Friday 1 September 2023

Dismounted Gendarmes

Here are a few pictures of a recently completed unit, a group of dismounted gendarmes. They are perfect for an up and coming scenario that I have planned this month. The figures are by Steel Fist,, and they really look the part. All have interchangeable heads and plumes, whilst some of the poses are open handed, or can have their weapons swapped with relative ease. This means that plenty of variation can be achieved within a unit.

Whilst the classic image of 16th century gendarmes is of them fighting on horseback, often on barded horses, they did at times dismount and fight on foot when required. They were not always keen to do this. During the 1509 siege of Padua, a rare occasion when Imperialist and French forces were allied, the assaults upon the breaches in Padua's walls were going so badly that on 29 September Maximilian I was forced to ask the French and German heavy cavalry to join a final assault against the Venetian held city. La Palice, in command of the French cavalry, reported to Maximilian that they were prepared to join the assault on foot only if the German men at arms would be joining them. Upon hearing this the German heavy cavalry made a fuss and stated it was below their dignity to dismount or storm a breach and that true gentlemen fought on horseback. By October 3 1509 the assault was abandoned as was the siege!

Whilst the example above shows there could be reluctance to perform such roles, there were occasions when gendarmes did dismount, either to assault positions or to stiffen the defences of fortifications. The siege of Rhodes in 1522 is a famous example of Knights Hospitaller from all over Europe defending the cities walls on foot against Suleiman the Magnificent's Ottoman army. This could happen on the battlefield too with Robert de La Marck, better known as Fleuranges, and his brother, fighting on foot with the landsknecht in French service at Novara in 1513 and Claude de Guise fighting amongst the landsknecht at Marignano in 1515. Guise also led a force of landsknecht across the River Bidassoa under heavy fire from Spanish forces during the 1521 French invasion of Navarre, whilst a year later Anne de Montmorency, under nominal command of the Swiss at La Bicocca , was joined by other French nobles and accompanied the Swiss in their ill-fated assault on the sunken road.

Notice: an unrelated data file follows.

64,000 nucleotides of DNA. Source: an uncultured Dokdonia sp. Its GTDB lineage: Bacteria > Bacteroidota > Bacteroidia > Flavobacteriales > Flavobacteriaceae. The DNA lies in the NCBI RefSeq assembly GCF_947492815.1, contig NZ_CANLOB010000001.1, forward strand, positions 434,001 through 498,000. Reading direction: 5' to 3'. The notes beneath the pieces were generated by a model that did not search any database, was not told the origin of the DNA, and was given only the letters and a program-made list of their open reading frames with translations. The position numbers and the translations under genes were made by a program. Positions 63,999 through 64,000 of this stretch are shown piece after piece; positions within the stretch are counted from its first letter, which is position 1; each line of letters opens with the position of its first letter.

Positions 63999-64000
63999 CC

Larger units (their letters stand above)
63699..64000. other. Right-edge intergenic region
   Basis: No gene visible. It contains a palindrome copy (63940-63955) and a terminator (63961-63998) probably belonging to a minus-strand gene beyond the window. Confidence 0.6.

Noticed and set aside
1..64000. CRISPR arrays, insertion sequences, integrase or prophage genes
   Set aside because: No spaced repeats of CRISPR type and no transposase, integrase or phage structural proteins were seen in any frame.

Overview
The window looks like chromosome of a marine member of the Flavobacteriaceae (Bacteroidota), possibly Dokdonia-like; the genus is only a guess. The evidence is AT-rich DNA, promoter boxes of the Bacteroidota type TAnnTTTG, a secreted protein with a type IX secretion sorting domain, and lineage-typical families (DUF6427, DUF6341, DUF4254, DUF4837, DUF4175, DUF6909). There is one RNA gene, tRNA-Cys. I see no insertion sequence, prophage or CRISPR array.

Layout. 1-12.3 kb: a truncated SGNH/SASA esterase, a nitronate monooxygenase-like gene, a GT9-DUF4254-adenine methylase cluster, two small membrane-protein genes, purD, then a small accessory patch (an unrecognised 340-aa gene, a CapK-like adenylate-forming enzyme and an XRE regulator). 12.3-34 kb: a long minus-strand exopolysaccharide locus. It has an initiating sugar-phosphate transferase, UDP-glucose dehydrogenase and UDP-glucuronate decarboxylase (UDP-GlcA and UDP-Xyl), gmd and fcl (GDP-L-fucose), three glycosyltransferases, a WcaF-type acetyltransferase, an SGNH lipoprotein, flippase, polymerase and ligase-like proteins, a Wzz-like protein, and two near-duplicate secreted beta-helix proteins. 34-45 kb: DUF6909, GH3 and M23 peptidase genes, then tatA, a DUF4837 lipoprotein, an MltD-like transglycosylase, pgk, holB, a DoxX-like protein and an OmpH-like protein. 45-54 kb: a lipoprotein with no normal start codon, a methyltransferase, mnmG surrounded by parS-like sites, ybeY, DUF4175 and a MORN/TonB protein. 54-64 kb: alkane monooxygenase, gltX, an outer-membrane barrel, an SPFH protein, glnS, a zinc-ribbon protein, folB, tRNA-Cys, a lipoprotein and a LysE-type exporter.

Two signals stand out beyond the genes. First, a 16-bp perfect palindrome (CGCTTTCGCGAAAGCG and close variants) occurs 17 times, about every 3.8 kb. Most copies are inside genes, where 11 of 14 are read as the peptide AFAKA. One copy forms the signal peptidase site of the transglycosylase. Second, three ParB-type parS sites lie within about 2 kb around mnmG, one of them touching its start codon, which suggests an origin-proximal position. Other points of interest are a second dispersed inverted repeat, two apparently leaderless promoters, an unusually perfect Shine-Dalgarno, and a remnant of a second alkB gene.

As such this is a useful unit to have as the figures are suitable for different roles in siege scenarios and can be mixed in with other units to represent them being joined by dismounted nobles as in the examples above. In the last three photos below  I have mixed these new bases in with some of the more generic 16th infantry I painted up a few years ago: This could represent them being joined by other infantry for the assault or perhaps show other members of the "lance", the men at arms, "archers" and squires who supported the gendarmes and formed the Compagnies d'ordonnance. The new figures work really well when mixed in with their less heavily armoured comrades.

28mm Steel Fist dismounted gendarmes

Dismounted gendarmes storm the walls of a besieged fortress

Dismounted gendarmes storm the breach

28mm dismounted gendarmes

Dismounted French gendarmes and the supporting members of the "lance" form a unit on foot

French gendarmes and their supporting men at arms and archers storm a breach

A unit of dismounted French gendarmes and support troops


  1. A useful and spectacular addition

    1. Cheers Stephen, yes they should be useful for lots of games.

  2. Very nice-looking figures indeed Oli!

  3. Beautiful work, Oli! I have not seen dismounted gendarmes before. Good addition to your massive collection.

    1. Thank you Jonathan, the collection is an endless work in progress.